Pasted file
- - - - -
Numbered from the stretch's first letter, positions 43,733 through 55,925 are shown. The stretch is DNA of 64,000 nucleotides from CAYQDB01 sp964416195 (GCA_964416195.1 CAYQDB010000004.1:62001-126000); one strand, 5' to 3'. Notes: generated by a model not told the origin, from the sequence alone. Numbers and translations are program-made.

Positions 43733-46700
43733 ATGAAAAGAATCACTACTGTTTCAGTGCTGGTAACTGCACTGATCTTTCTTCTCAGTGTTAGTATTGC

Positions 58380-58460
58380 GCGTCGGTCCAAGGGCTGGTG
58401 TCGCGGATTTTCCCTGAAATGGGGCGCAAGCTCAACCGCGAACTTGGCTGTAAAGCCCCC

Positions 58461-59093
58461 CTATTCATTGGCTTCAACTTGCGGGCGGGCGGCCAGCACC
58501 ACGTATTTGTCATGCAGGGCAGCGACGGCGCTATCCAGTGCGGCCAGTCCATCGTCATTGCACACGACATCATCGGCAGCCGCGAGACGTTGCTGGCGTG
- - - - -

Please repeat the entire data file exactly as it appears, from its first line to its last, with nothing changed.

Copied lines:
Numbered from the stretch's first letter, positions 43,733 through 55,925 are shown. The stretch is DNA of 64,000 nucleotides from CAYQDB01 sp964416195 (GCA_964416195.1 CAYQDB010000004.1:62001-126000); one strand, 5' to 3'. Notes: generated by a model not told the origin, from the sequence alone. Numbers and translations are program-made.

Positions 43733-46700
43733 ATGAAAAGAATCACTACTGTTTCAGTGCTGGTAACTGCACTGATCTTTCTTCTCAGTGTTAGTATTGC

Positions 58380-58460
58380 GCGTCGGTCCAAGGGCTGGTG
58401 TCGCGGATTTTCCCTGAAATGGGGCGCAAGCTCAACCGCGAACTTGGCTGTAAAGCCCCC

Positions 58461-59093
58461 CTATTCATTGGCTTCAACTTGCGGGCGGGCGGCCAGCACC
58501 ACGTATTTGTCATGCAGGGCAGCGACGGCGCTATCCAGTGCGGCCAGTCCATCGTCATTGCACACGACATCATCGGCAGCCGCGAGACGTTGCTGGCGTG